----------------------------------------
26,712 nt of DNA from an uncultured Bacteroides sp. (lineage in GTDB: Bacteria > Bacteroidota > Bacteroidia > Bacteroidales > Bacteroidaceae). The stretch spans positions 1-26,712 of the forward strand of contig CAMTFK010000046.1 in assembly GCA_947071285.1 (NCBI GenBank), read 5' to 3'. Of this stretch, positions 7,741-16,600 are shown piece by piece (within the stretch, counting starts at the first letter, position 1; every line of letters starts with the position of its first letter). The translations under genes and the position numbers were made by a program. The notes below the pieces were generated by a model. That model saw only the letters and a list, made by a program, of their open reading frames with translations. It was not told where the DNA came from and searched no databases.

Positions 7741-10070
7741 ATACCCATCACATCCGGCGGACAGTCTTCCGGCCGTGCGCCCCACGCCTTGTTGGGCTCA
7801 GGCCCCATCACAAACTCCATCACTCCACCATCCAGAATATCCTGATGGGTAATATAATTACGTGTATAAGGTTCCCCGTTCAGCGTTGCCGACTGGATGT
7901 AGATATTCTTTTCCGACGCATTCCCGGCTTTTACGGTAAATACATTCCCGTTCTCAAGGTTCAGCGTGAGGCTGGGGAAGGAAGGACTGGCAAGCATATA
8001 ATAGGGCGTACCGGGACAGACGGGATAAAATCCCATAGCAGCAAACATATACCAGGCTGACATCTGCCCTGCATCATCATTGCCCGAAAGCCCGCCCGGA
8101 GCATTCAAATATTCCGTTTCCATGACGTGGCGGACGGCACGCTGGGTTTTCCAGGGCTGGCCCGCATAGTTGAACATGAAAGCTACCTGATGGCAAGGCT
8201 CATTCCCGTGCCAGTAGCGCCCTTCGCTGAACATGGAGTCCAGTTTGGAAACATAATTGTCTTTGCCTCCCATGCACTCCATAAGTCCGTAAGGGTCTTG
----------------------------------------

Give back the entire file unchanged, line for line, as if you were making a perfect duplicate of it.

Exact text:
26,712 nt of DNA from an uncultured Bacteroides sp. (lineage in GTDB: Bacteria > Bacteroidota > Bacteroidia > Bacteroidales > Bacteroidaceae). The stretch spans positions 1-26,712 of the forward strand of contig CAMTFK010000046.1 in assembly GCA_947071285.1 (NCBI GenBank), read 5' to 3'. Of this stretch, positions 7,741-16,600 are shown piece by piece (within the stretch, counting starts at the first letter, position 1; every line of letters starts with the position of its first letter). The translations under genes and the position numbers were made by a program. The notes below the pieces were generated by a model. That model saw only the letters and a list, made by a program, of their open reading frames with translations. It was not told where the DNA came from and searched no databases.

Positions 7741-10070
7741 ATACCCATCACATCCGGCGGACAGTCTTCCGGCCGTGCGCCCCACGCCTTGTTGGGCTCA
7801 GGCCCCATCACAAACTCCATCACTCCACCATCCAGAATATCCTGATGGGTAATATAATTACGTGTATAAGGTTCCCCGTTCAGCGTTGCCGACTGGATGT
7901 AGATATTCTTTTCCGACGCATTCCCGGCTTTTACGGTAAATACATTCCCGTTCTCAAGGTTCAGCGTGAGGCTGGGGAAGGAAGGACTGGCAAGCATATA
8001 ATAGGGCGTACCGGGACAGACGGGATAAAATCCCATAGCAGCAAACATATACCAGGCTGACATCTGCCCTGCATCATCATTGCCCGAAAGCCCGCCCGGA
8101 GCATTCAAATATTCCGTTTCCATGACGTGGCGGACGGCACGCTGGGTTTTCCAGGGCTGGCCCGCATAGTTGAACATGAAAGCTACCTGATGGCAAGGCT
8201 CATTCCCGTGCCAGTAGCGCCCTTCGCTGAACATGGAGTCCAGTTTGGAAACATAATTGTCTTTGCCTCCCATGCACTCCATAAGTCCGTAAGGGTCTTG